This poster combines imagery and text from our forebears, crystalizing how earlier generations of anarchists saw the relationship between resisting the existing order and building alternatives to it—between destruction and creation. Below, we trace the history of each element of the poster.
This illustration originally appeared in 2001, at the high point of a wave of anti-capitalist activity sometimes referred to as the “anti-globalization movement,” in a 7” record by the Danish anarchist punk band Paragraf 119. Named for the article of Danish law that prohibits the injuring of government officials (“And if a cop wants to pay with his life—it’s OK with us”), Paragraf 119 emerged from the punk, squatting, and anarchist movements in Copenhagen in the 1990s, concentrated around the historic squatted social center Ungdomshuset. In another album by Paragraf 119, the photos of the various band members show each of them getting arrested in some breach of “public order.” This is punk at its best—not as a style of music, but as a culture of resistance in which the songs derives their power from the shared activities of the performers and listeners, whose collective efforts created a space in which these anthems had real meaning.
Remember them, each and every one, until the day we strike back
Remember every beating, remember every imprisoned activist
Remember the broken comrades, every murdered anarchist
Remember the trumped up charges, remember every injury
Remember all the unjust acts committed by those in power
Nothing forgotten, nothing forgiven
-Paragraf 119, “Intet Glemt, Intet Tilgivet” (“Nothing forgotten, nothing forgiven”) on the “Musik til Ulempe” 7”
As far as we can tell, the slogan “life is ecstatic intercourse between destruction and creation” first appeared on the cover of the fifth issue of the eco-anarchist periodical Live Wild or Die! Issues of Live Wild or Die! don’t include dates, but it appears to have been produced in newsprint around 1994 in Berkeley, California.
Along with Do or Die (and later, Disorderly Conduct), Live Wild or Die! served the most radical and uncompromising elements of the ecological movement in an era before most participants had consistent internet access. You can find the first three issues here.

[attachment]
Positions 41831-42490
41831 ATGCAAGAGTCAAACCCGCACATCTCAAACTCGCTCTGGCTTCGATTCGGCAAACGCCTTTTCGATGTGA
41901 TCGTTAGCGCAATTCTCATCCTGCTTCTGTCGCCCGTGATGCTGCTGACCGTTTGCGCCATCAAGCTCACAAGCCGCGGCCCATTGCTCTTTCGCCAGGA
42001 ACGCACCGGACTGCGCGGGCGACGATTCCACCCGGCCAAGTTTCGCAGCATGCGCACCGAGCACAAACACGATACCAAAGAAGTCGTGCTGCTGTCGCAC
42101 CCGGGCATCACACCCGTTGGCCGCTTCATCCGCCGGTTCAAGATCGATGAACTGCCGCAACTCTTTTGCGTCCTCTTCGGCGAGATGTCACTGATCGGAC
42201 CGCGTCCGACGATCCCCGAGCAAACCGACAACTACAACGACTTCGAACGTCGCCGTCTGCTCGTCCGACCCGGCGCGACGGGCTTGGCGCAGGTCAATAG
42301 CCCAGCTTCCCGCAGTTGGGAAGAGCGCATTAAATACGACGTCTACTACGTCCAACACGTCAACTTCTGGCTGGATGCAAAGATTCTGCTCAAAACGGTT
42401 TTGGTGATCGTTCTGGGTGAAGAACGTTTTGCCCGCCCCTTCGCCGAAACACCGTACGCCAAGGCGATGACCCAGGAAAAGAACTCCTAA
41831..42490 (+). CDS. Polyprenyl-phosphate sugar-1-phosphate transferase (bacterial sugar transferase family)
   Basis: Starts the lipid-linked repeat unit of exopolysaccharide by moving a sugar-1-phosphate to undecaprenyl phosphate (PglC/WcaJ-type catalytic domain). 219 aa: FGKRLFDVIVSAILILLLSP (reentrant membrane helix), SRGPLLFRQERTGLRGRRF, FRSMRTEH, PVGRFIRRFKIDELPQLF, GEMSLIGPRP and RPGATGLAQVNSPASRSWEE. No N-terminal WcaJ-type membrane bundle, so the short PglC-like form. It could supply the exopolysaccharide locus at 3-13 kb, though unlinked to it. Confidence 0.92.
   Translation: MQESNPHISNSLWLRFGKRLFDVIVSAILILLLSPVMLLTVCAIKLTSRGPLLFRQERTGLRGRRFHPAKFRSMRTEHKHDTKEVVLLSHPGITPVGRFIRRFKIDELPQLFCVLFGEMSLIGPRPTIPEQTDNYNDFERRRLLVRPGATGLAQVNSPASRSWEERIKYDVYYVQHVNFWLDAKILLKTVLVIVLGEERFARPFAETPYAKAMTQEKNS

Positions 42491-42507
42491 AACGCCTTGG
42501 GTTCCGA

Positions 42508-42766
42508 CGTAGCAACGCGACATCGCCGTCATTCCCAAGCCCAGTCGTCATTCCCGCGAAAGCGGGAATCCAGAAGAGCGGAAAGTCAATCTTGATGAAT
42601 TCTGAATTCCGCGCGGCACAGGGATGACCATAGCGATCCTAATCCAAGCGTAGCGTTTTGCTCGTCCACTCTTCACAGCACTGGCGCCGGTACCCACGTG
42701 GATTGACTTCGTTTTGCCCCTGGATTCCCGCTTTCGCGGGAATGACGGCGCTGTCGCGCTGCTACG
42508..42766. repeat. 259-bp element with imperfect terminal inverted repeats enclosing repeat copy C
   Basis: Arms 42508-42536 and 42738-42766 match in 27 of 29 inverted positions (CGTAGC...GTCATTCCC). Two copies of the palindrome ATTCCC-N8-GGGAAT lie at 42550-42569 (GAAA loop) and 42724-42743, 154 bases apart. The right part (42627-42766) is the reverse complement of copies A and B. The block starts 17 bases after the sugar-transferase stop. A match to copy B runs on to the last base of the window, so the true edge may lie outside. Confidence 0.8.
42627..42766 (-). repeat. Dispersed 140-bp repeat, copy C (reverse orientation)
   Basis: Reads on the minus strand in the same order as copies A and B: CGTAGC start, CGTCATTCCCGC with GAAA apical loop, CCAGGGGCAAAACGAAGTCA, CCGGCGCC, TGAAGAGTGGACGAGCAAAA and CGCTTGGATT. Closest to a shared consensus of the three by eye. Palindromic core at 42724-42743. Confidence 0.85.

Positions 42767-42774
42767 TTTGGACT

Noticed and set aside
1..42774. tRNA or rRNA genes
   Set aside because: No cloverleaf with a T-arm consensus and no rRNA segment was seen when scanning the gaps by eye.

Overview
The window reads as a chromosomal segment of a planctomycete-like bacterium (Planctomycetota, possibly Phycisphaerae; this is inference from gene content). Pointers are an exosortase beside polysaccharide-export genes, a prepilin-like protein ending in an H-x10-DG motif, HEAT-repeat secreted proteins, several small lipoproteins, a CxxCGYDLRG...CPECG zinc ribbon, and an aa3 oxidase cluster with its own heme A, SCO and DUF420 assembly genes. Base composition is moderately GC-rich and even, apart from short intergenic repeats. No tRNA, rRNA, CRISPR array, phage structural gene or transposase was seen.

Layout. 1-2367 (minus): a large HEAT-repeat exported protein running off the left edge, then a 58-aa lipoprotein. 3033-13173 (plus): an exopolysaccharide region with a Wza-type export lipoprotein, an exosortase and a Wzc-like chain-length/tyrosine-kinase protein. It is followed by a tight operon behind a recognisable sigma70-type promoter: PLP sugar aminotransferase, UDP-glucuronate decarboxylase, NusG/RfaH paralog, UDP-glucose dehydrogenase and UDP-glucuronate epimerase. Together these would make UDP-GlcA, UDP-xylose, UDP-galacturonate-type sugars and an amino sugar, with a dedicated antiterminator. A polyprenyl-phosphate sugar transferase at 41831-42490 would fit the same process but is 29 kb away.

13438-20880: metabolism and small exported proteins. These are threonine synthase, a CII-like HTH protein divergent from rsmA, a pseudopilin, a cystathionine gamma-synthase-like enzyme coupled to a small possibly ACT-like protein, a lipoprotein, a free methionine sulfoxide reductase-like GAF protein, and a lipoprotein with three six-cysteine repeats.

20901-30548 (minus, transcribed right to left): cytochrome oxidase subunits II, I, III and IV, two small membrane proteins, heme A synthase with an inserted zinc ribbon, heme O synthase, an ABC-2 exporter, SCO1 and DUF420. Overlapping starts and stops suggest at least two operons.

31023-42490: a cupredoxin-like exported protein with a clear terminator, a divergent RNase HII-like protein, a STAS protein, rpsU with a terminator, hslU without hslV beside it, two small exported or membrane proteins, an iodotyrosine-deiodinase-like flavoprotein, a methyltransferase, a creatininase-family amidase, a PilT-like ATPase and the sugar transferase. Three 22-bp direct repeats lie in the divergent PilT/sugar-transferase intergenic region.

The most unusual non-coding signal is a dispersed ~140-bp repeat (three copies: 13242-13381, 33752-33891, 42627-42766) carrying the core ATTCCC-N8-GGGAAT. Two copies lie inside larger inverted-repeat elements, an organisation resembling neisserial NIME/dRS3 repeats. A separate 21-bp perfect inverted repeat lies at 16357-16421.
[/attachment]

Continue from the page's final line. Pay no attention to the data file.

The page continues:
Finally, the smaller text on the poster is excerpted from a well-known interview with the Spanish anarchist Buenaventura Durruti that appeared in the Toronto Daily Star on August 5, 1936. This interview remains relevant today, when the latest administration to come to power in the United States purports to oppose fascism, yet continues to prioritize repressing anarchists and other anti-fascists:
“The masses are in arms. The army does not count any longer. There are two camps: civilians who fight for freedom and civilians who are rebels and Fascists. All the workers in Spain know that if fascism triumphs, it will be famine and slavery. But the Fascists also know what is in store for them when they are beaten. That is why the struggle is implacable and relentless. For us it is a question of crushing fascism, wiping it out and sweeping it away so that it can never rear its head again in Spain. We are determined to finish with fascism once and for all. Yes, and in spite of the government,” he added grimly.
”Why do you say in spite of the government? Is not this government fighting the Fascist rebellion?” I asked with some amazement.
”No government in the world fights fascism to the death. When the bourgeoisie sees power slipping from its grasp, it has recourse to fascism to maintain itself. The Liberal government of Spain could have rendered the Fascist elements powerless long ago,” went on Durruti. ”Instead it temporized and compromised and dallied. Even now, at this moment, there are men in this government who want to go easy with the rebels. You never can tell you know,” he laughed, ”the present government might yet need these rebellious forces to crush the workers’ movement.”
“Can you win alone?” I asked the burning question point-blank.
Durruti did not answer. He stroked his chin. His eyes glowed.
”You will be sitting on top of a pile of ruins even if you are victorious,” I ventured, to break his reverie.
”We have always lived in slums and holes in the wall,” he said quietly. ”We will know how to accommodate ourselves for a time. For, you must not forget, we can also build these palaces and cities, here in Spain and in America and everywhere. We, the workers. We can build others to take their place. And better ones. We are not in the least afraid of ruins. We are going to inherit the earth. There is not the slightest doubt about that. The bourgeoisie might blast and ruin its own world before it leaves the stage of history. We carry a new world here, in our hearts,” he said in a hoarse whisper. And he added: “That world is growing in this minute.”
-”Durruti: The People Armed,” Abel Paz
Throughout much of the later 20th century, the global squatting movement was one of the chief lines of transmission via which anarchism was passed from one generation to the next, literally subsisting in the ruins. If anarchist ideas are spreading to new demographics today, it is partly thanks to the efforts of those generations of squatters and eco-saboteurs, to whom we dedicate this poster.
“Let us therefore trust the eternal Spirit which destroys and annihilates only because it is the unfathomable and eternally creative source of all life. The passion for destruction is a creative passion, too.”
-Mikhail Bakunin, “Die Reaktion in Deutschland,” Deutsche Jahrbücher fur Wissenschaft and Kunst, nos. 247–51